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TRADE POLICY REVIEW: JAPAN
6 and 8 November 2002

Concluding remarks by the Chairperson

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See also:
Press release: Structural reforms needed to achieve sustainable recovery


This Meeting has involved a very informative exchange of views, stimulated by the full and open engagement of the Japanese delegation, highly analytical and insightful comments by the discussant, and Members' active involvement in the discussion. This exchange has contributed to a much better understanding by Members, and thus their collective evaluation, of Japan's trade and trade-related policies. The outcome, I believe, has been a highly successful 6th Review of Japan's trade policies, practices and measures.

Members were encouraged by signs of moderate economic recovery in Japan, whose economic health is important for the prosperity of the world economy and the expansion of trade. Members recognized that the multilateral trading system by keeping foreign markets open to Japan's exports, had contributed to the improved economic outlook for Japan. While commending Japan's recent efforts to implement and accelerate structural reforms, including the removal of barriers to foreign businesses in various sectors, Members encouraged Japan to press ahead with reforms, through inter alia further financial and corporate restructuring, improved market access (particularly in agriculture), and stronger competition policy, particularly implementation.

Members congratulated Japan on its active role at the WTO, including its strong support for the Doha Development Agenda and commended the authorities for their active engagement in properly reflecting the interests of developing countries in the ongoing negotiations and work. However, some Members expressed concerns about the nature of Japan's proposal in agriculture. Members also noted Japan's increased involvement with regional and bilateral trade agreements; in this regard, they encouraged the WTO compatibility of these agreements, notably on product and sectoral coverage. While expressing their appreciation of preferential market provided by Japan to developing and least-developed countries, some Members encouraged Japan to liberalize further its market in respect of LDCs' products.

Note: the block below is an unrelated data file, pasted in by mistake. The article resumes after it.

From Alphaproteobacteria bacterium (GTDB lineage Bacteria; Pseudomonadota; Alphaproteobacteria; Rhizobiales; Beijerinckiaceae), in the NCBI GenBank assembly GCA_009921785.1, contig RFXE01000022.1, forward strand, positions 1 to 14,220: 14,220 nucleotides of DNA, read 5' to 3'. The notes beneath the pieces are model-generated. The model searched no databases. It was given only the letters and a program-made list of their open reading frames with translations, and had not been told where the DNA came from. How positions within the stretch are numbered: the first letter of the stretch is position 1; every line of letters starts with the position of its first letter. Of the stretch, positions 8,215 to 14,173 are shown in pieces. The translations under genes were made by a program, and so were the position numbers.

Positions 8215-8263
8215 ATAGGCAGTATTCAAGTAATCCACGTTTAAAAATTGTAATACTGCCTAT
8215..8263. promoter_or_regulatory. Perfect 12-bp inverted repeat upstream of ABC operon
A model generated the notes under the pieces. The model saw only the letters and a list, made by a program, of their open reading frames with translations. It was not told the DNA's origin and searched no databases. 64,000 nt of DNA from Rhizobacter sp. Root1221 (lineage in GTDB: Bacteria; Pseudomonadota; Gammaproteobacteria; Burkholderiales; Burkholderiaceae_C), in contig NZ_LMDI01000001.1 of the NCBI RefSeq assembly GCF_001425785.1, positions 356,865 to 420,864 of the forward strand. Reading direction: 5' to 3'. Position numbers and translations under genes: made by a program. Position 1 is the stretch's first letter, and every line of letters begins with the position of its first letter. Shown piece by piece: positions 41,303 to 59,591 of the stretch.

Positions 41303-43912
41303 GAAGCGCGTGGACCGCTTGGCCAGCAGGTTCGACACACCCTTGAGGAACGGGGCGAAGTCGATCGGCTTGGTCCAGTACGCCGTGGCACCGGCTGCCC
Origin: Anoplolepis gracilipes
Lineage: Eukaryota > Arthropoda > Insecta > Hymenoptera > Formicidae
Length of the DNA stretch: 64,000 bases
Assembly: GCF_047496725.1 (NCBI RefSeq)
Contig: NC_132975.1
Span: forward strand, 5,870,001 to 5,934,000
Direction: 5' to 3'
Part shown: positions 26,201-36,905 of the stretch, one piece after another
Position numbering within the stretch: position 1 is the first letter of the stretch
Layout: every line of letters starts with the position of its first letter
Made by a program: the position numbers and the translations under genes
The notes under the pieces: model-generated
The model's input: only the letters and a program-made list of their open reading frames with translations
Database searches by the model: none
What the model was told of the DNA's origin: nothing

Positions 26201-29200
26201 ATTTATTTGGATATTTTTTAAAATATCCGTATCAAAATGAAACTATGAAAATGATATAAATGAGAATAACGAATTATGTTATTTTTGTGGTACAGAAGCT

On trade and trade-related policies, Members remarked in particular on Japan's complex tariff structure, including tariff quotas, significant tariff peaks and tariff escalation for some products, and the fact that non-ad valorem tariffs tended to involve relatively high applied rates. Some Members voiced concern over the complexity and seeming lack of transparency of government procurement practices. Furthermore, while recognising Japan's right to pursue legitimate policy objectives with regard to the protection of human, animal and plant life or health, many Members expressed concern over the complexity of Japan’s standards, technical regulations, and sanitary and phytosanitary measures, including quarantine procedures (and long delays therein), and encouraged Japan to employ these measures in the least trade-restrictive manner. In addition, pointing to the low level of inflows of foreign direct investment (FDI) into Japan, Members welcomed Japan's efforts to open further its FDI regime.

On sectoral issues, Members noted that the level of domestic support for agriculture seemingly exceeds the sector's contribution to GDP. Although generally acknowledging the importance of non-trade concerns in agriculture, some Members urged Japan to address these concerns in a manner that would not unduly distort production or trade. Members recognised that substantial reforms had been undertaken in the financial services and telecommunications, but expressed their belief that reform should continue with a view to enhancing competition in these and other services, such as transportation, education, legal and medical services.

Members also sought clarification on several specific issues including:

  • transparency of regulatory procedures;

  • contingency measures, including emergency safeguards;

  • state trading;

  • export-related measures;

  • special economic zones;

  • business practices;

  • regulations and business costs in telecommunications market; and

  • maritime transport restrictions.

Members expressed their appreciation of the oral and written responses and explanations provided by the Japanese delegation; they looked forward to receiving written answers on outstanding questions.

This brings us to the conclusion of our 6th Trade Policy Review of Japan. The large number of advance questions, numerous interventions and the high level of attendance indicate the importance Members attach to Japan's leadership at the WTO. In this context, I would encourage Japan to continue its strong support for the multilateral trading system. I also hope that Japan will take to heart the concerns expressed by Members, particularly with regard to its policies on agriculture, sanitary and phytosanitary measures, government procurement and competition.